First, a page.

https://www.reddit.com/r/esp32/comments ... icod4_fcc/

Yes PCBWAY would do THT parts. It might increase your cost a bit b/c it is more labor to place THT parts. Usually its people sitting at benches taking the parts from bins and putting them on, vs a pick and place machine for SMT. (that's how any PCB house would do it, not just pcbway)

You can hand solder a WROOM/WROVER module pretty easily. The pins are all castellated holes you can fit a solder tip right onto. You will need an exposed ground pad on the bottom side of the board to get the ground pad soldered in the center of the module, applying heat from the bottom / opposite side of the pcb.
https://www.youtube.com/watch?v=wQip1PhYW34

Take some time reading through the datasheets to understand the PICO, WROOM, and WROVER. They are modules that integrate an ESP32 chip (the MCU), plus the crystal oscillator, plus some flash memory, plus some impedance matching for the antenna. They are really similar pin-to-pin, as far as how you use them electrically. The main benefit of the PICO is that it is the smallest SiP integrating all that stuff for you, it is barely larger than an ESP32 chip itself. The main benefit of the WROOM / WROVER is the RF certification and the fact all the antenna RF stuff is already done for you. (With PICO it is still pretty easy to add a chip antenna)

ESP32-PICO opened up, you can see the crystal, small components, and flash memory, integrated on top of the chip:
Image

WROOM with the shield removed. You can directly see the ESP32-D0WDQ6 chip, the flash memory, the crystal, bypass caps, impedance matching components, and the PCB trace antenna.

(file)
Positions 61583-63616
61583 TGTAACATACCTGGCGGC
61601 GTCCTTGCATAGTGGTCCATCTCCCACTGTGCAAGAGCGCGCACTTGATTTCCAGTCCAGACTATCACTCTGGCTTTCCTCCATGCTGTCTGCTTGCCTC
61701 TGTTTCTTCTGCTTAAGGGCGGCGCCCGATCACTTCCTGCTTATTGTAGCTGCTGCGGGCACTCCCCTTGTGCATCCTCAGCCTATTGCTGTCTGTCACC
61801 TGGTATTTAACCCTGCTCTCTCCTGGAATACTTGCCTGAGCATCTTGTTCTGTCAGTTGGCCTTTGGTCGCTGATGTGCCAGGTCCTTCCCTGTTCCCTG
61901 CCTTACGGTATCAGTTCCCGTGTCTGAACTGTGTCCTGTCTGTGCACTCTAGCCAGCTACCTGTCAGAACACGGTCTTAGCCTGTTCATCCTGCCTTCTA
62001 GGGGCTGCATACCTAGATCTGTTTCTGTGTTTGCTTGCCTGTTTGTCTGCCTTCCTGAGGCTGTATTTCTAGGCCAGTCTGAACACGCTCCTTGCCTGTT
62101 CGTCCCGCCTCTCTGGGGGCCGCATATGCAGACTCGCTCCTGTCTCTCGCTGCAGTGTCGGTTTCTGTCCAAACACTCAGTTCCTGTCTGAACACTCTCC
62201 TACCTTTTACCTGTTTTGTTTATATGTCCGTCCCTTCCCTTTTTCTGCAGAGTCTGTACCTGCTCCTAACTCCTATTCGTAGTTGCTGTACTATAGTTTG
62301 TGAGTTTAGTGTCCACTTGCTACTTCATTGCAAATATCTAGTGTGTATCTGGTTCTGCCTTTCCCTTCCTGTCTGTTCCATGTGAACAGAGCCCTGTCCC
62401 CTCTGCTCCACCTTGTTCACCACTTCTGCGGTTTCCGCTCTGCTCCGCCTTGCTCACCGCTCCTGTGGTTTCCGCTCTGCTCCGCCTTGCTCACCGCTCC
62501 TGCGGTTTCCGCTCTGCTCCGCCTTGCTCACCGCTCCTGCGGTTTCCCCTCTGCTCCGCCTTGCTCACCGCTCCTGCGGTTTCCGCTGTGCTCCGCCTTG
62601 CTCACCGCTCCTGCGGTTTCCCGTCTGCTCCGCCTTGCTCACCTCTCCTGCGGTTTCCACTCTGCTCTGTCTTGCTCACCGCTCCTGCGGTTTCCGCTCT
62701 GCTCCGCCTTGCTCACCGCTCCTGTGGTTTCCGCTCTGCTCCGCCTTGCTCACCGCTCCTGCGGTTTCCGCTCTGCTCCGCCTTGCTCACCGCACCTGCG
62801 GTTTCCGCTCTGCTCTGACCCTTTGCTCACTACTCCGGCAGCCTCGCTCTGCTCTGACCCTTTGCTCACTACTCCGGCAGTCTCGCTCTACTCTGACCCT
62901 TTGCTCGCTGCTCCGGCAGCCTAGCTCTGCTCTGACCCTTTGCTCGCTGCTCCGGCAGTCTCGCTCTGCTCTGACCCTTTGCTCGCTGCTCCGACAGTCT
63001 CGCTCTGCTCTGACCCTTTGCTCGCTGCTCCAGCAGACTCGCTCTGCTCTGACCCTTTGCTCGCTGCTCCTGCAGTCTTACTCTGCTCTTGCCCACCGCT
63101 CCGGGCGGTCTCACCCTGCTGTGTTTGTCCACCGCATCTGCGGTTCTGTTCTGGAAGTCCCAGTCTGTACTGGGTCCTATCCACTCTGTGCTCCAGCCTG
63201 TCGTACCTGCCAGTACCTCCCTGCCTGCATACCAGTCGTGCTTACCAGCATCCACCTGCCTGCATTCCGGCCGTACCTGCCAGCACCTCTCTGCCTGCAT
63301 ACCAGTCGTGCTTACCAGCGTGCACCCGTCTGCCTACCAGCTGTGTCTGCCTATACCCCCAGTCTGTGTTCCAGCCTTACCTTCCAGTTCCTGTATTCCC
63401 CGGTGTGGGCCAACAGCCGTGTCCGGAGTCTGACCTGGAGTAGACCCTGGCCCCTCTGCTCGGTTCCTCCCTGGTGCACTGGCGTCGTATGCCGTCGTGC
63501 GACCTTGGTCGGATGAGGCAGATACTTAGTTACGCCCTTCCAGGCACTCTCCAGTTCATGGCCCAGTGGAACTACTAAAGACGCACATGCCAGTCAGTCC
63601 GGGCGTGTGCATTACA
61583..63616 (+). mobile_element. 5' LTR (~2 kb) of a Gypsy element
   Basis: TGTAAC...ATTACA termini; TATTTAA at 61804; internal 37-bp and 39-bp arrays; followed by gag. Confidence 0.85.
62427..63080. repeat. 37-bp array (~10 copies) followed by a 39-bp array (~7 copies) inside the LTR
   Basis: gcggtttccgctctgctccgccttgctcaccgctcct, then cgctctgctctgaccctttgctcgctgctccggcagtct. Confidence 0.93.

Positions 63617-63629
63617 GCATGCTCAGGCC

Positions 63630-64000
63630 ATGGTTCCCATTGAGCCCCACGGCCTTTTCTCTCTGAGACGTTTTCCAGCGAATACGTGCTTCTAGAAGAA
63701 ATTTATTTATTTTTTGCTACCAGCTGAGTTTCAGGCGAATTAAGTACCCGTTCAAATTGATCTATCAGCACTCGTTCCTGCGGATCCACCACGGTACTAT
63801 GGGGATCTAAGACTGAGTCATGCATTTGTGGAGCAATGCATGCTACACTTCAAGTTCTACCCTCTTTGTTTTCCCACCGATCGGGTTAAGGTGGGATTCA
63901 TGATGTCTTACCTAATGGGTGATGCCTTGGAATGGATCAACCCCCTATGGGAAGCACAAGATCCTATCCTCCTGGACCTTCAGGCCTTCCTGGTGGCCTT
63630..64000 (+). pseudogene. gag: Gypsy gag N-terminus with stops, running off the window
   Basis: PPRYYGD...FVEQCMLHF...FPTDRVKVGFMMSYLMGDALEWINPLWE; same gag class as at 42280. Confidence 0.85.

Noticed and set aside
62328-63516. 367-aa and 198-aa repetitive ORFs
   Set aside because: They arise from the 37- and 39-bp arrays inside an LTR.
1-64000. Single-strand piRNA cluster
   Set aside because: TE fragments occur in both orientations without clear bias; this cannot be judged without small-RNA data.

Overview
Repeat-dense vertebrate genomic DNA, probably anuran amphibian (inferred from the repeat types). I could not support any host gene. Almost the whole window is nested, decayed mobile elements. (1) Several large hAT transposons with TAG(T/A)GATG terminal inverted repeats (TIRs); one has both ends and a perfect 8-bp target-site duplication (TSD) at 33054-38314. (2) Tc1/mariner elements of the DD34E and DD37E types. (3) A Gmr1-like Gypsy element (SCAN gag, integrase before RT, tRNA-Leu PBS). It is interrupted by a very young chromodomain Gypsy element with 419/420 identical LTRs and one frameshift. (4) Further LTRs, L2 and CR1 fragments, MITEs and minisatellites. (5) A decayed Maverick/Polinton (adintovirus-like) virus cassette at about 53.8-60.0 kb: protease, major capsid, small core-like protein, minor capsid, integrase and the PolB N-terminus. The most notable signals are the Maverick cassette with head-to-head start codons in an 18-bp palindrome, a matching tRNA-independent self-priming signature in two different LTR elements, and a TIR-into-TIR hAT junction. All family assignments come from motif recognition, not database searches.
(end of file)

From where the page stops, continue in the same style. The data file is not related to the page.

Image

https://www.espressif.com/sites/default ... eet_en.pdf

Go to page 19 for the schematic:
https://www.espressif.com/sites/default ... eet_en.pdf

With respect to OTA. I would want a solution where if the burn somehow craps out, the user just holds some reset button for n Secs, which resets some EPROM and now the thing boots factory. In that factory mode, the software would fire up the WiFi in AP mode to accept the new software. Is that possible?
You will need to make a serial (physical) connection for that first upload, going from factory image to having some code that tells it to accept OTA programming. After that, you can do OTA. If something goes wrong and the esp32 needs to be reflashed, you probably need the physical serial connection again. So for all those reasons, you always need some pins available to make a serial connection to your board. You can place a tiny 1x6 or 2x3 pin header to achieve this.

You could probably implement this 5-second reset thing for your end users. You might need a separate memory chip that holds your desired "factory" image, and some other circuitry that detects the reset button and begins reflashing the esp32 with your custom image, that could be pretty cool. But you yourself would still need the physical serial connection for the very first time you get this stuff programmed.

https://lastminuteengineers.com/esp32-o ... duino-ide/
The factory image in ESP32 doesn’t have an OTA Upgrade capability. So, you need to load the OTA firmware on the ESP32 through serial interface first.

It’s a mandatory step to initially update the firmware, so that you’re able to do the next updates/uploads over-the-air.
https://randomnerdtutorials.com/esp32-o ... ogramming/

Read the espressif docs on OTA for the most direct info about it:
https://docs.espressif.com/projects/esp ... m/ota.html